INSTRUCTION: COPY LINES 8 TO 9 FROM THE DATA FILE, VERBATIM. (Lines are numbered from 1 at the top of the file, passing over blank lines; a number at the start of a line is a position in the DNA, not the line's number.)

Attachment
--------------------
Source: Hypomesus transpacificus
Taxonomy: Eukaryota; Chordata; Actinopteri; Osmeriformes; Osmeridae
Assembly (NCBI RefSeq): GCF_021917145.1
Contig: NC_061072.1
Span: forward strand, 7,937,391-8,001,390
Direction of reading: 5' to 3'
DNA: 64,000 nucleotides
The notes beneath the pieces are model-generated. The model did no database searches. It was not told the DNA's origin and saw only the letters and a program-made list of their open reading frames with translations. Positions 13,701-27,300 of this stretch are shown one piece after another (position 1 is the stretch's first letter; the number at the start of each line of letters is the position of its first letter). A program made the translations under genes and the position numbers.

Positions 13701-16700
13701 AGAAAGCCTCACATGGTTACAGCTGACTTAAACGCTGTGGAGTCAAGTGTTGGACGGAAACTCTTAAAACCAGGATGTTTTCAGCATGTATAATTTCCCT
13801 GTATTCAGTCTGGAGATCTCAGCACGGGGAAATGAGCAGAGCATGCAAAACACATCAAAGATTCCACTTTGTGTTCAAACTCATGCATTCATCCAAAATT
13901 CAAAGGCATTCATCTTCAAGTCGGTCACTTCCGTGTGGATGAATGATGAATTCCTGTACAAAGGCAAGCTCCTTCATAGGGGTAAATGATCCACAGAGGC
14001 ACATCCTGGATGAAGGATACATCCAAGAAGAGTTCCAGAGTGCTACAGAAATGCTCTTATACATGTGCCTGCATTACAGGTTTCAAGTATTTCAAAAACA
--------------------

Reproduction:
The notes beneath the pieces are model-generated. The model did no database searches. It was not told the DNA's origin and saw only the letters and a program-made list of their open reading frames with translations. Positions 13,701-27,300 of this stretch are shown one piece after another (position 1 is the stretch's first letter; the number at the start of each line of letters is the position of its first letter). A program made the translations under genes and the position numbers.

Positions 13701-16700